Saturday, 14 September 2013


We already knew this but it is very often quicker by bike even in a sprawling city like Adelaide. Top Gear proved that it is the case in London. Streetfilms did it in New York and for the Dutch it is just every day.

I had to run an errand not long ago in the morning. Part of it involved a drive along Kensington Road to the city. I took the car. It was about 7.20am and there was light traffic - a lot less than you get during rush hour. It was plain sailing the whole way.

On my way, I passed a guy on a bike. I saw him first before Portrush Road near where Marryatville High School is. He was travelling the same way as me towards the city. It was a cool bike too. A dark grey Specialized something or other. It had internal gears and a carbon drive belt instead of a chain.

On the way down, I saw the cyclist a couple of times. I didn't really consider him again until I got right into the city to Frome Street and there he was again. Even outside of the rush hour in light traffic, he was just as fast. During peak times, he would definitely be faster. I should add he was not speeding. He wasn't on a racing bike. He wasn't in racing gear. He was wearing cargo pants and travelling at a fairly normal speed. Admittedly, that stretch of road is a long gentle downhill slope but he still kept up with almost no effort at all.

And that is in a car-centric city like Adelaide!

Now why would you not encourage that? It really is absurd not to. Admittedly, that way of getting around is not everyone's cup of tea but why not make it easy, advertise it by making it visible and give everyone the choice?

Seeing alternative forms of transport turning out to be as fast or quicker than the car shows a couple of things:

1. The pent up demand for alternatives is underestimated. This is most clearly seen in things like the British Skyrides;

2. Alternatives to the car can and should be available as part of wider intermodal network. For example, allowing that sort of intermodality can increase significantly the catchment area of our north-south railway line. It can also do it in a much more efficient and less expensive way than park-and-ride stations that inevitably take up a lot of land.

We can see the seeds of this with the Greenway program but we have a lot of under-utilised space on our roads too. It's time to put that to good use.

Despite the obvious advantages that alternative modes of transport have in certain circumstances, we still have the usual calls for massive road-building projects. Our new Prime-Minister, Tony Abbott, has announed he will provide funding (as if it is his money) to about six major road projects, including the highly dubious East-West Link in Melbourne. He seems to be under this strange illusion that roads a a national issue while suburban rail infrastructure is a local State issue. Similarly, not long ago,'Infrastructure Partnerships Australia' put out a press release calling for 'genuine debate' on infrastructure before nominating four different road building projects as sound investments.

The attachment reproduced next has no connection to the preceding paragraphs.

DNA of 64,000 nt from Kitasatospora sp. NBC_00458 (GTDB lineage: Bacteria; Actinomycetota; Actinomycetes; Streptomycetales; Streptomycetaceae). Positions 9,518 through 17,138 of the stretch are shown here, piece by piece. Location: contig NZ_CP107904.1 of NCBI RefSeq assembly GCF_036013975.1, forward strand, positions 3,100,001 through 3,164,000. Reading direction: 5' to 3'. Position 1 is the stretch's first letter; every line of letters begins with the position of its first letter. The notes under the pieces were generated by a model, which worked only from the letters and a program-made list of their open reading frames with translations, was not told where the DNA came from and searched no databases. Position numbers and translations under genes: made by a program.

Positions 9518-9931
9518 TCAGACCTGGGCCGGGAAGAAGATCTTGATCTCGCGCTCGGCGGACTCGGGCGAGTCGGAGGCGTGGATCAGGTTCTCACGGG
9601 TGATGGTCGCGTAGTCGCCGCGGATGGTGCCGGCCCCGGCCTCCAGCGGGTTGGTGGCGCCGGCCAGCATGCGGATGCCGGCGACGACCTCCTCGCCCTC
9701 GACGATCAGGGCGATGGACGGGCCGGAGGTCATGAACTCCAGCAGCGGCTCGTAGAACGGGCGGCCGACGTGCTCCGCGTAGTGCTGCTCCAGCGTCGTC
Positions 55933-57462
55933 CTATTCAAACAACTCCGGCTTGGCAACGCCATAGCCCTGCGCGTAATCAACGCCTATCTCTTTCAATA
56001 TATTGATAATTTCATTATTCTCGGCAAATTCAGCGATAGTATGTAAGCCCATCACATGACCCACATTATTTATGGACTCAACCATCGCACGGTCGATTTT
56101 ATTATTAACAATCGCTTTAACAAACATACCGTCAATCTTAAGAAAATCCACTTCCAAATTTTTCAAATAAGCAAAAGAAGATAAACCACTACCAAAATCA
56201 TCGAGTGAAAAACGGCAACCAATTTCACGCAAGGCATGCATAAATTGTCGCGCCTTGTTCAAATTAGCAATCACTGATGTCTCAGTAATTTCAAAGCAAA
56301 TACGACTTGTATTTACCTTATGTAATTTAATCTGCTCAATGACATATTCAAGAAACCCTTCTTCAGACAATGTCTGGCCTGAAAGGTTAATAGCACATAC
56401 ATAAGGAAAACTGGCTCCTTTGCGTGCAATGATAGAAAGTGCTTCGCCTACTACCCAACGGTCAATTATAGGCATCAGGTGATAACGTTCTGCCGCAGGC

This has been going on for years. I bet you Tony Abbott could not name a single city that has solved or even reduced its congestion problems by building more roads like the ones he is supporting. I know that because there is no such place. We all know that.

To reduce congestion, reduce the cause of it. Do that by making the alternatives easy to choose. A common quote I see around the traps says:

"If you make the bicycle the fastest and easiest way from A to B, people will use it."

I have a feeling the quote is attributable to Mikael Colville-Andersen. For many journeys, as we see every day, it already is the quickest. The next step is to make it the easiest.


  1. Coincidentally this week I had a meeting in the city. I usually ride in, this time I drove the car. I wanted the car for a trip after the meeting so I thought I might as well combine the two. It was a mistake. The trip into the city took about the same time as a leisurely ride (distance is 3.5 km) because I needed to try two parking stations to find a spot and then still had to walk a few hundred metres to the building. However, leaving the city took me twice as long as riding because I got caught in peak hour traffic. I also had to pay $31 for five hours of parking. Ow!

    1. Good point. It is the door to door time that should be considered rather than just journey time. Also, how long did you have to work to earn that $31? That's a part of journey time that we easily forget.

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